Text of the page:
Prom weekends don’t need alcoholPublished 1:22pm Tuesday, April 2, 2013
On March 29, Chelsea High School hosted an event designed to show students that prom weekend should include cute clothes, fun dates and dancing — and no drugs or alcohol.
During the event, called “Every Fifteen Minutes,” which took place over two days, students saw what can happen when teens drink during prom weekend. Students viewed a simulated accident scene, complete with mangled cars, dead and injured students and emergency rescue personnel, including a helicopter.
Students also saw a mock trial for the drunk driver, as well as a mock funeral for the accident victims. Some students were asked to dress in black shirts, white face paint and coroner’s tags to represent “the living dead.” They walked around Chelsea High without interacting with any other students.
According to students who took part in and watched the event, it did its job. Junior Tiffani Stuart said she would “never forget” what she saw, and urged other students to think of the long-term consequences when making short-term decisions: “I really hope people will stop and think twice about drinking and driving after prom. They may think it’s really cool, but it’s not and it can have really bad consequences.”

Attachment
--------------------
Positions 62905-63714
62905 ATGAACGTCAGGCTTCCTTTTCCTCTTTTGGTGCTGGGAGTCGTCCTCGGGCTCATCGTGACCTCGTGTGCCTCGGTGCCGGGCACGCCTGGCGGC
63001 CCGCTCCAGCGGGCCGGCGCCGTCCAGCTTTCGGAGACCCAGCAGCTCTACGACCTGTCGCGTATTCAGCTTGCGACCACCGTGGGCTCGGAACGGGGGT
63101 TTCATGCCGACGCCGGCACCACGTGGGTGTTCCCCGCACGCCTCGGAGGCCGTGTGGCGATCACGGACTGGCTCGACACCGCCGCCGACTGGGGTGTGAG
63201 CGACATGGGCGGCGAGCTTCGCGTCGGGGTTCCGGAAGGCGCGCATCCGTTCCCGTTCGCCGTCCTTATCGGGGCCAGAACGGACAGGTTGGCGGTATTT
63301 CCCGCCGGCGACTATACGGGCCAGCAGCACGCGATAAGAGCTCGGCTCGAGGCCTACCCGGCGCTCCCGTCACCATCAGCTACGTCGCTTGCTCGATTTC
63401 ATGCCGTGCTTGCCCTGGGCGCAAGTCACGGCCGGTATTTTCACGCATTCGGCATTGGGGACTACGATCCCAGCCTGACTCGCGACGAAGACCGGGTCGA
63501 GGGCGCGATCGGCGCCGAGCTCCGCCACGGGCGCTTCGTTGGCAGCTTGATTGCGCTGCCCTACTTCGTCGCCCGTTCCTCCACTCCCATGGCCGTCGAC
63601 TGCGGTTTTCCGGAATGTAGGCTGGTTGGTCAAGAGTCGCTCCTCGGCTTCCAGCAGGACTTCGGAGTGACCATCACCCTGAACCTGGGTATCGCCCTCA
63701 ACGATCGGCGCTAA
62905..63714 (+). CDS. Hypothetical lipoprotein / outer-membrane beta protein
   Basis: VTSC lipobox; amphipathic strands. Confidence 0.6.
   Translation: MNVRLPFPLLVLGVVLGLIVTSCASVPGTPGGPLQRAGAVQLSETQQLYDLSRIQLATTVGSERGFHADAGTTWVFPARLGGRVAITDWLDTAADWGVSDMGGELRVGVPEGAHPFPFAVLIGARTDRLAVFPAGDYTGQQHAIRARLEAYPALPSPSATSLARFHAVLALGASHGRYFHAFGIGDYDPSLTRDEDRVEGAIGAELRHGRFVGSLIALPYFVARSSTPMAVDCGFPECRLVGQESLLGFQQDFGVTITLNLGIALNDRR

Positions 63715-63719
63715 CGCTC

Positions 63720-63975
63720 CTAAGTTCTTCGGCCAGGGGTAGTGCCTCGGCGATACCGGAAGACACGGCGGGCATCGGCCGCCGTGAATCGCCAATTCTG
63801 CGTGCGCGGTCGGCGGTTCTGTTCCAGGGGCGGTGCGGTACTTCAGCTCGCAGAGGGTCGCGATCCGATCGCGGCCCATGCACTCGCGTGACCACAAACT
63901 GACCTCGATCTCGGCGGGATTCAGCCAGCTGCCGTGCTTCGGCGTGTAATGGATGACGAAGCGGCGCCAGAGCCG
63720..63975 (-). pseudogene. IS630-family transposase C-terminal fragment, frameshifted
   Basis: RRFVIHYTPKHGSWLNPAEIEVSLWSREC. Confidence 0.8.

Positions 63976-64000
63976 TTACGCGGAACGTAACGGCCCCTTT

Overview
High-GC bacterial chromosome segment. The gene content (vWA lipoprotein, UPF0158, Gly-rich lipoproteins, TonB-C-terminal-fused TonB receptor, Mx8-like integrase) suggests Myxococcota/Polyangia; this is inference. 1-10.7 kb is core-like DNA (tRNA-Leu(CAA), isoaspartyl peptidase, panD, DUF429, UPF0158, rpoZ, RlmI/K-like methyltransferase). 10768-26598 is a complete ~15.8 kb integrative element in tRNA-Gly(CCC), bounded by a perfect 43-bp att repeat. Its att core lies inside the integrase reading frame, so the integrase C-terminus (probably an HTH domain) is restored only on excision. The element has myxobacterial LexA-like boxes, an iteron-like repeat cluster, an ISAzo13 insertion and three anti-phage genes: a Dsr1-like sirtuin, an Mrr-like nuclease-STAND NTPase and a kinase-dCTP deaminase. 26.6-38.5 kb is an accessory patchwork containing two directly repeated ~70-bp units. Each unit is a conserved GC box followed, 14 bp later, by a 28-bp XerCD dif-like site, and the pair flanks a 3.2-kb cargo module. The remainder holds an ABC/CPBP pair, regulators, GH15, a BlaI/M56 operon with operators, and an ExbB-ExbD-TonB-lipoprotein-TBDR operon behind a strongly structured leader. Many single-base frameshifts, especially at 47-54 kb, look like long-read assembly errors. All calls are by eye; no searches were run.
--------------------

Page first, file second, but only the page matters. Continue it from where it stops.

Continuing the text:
We applaud Chelsea High School and the Shelby County School System for finding a creative way to make sure students understand the dangers of drinking and driving.
However, students need to understand that dangerous driving goes beyond drinking and getting behind the wheel of a car. Texting while driving can end with the same horrible outcome, as can talking on the phone while driving. It’s essential that teens heading out to prom — always a memorable event — are not distracted while they drive.
Proms are coming up all over Shelby County, and local law enforcement will undoubtedly be out in full force to try to prevent accidents and other dangerous situations.
Parents, be certain you go over the dangers of distracted driving with your teens before prom weekend and set your expectations for how they should behave. Shelby County’s high school students deserve to have wonderful prom experiences, rather than terrible memories.
The We Say is the opinion of the Shelby County Reporter editorial board.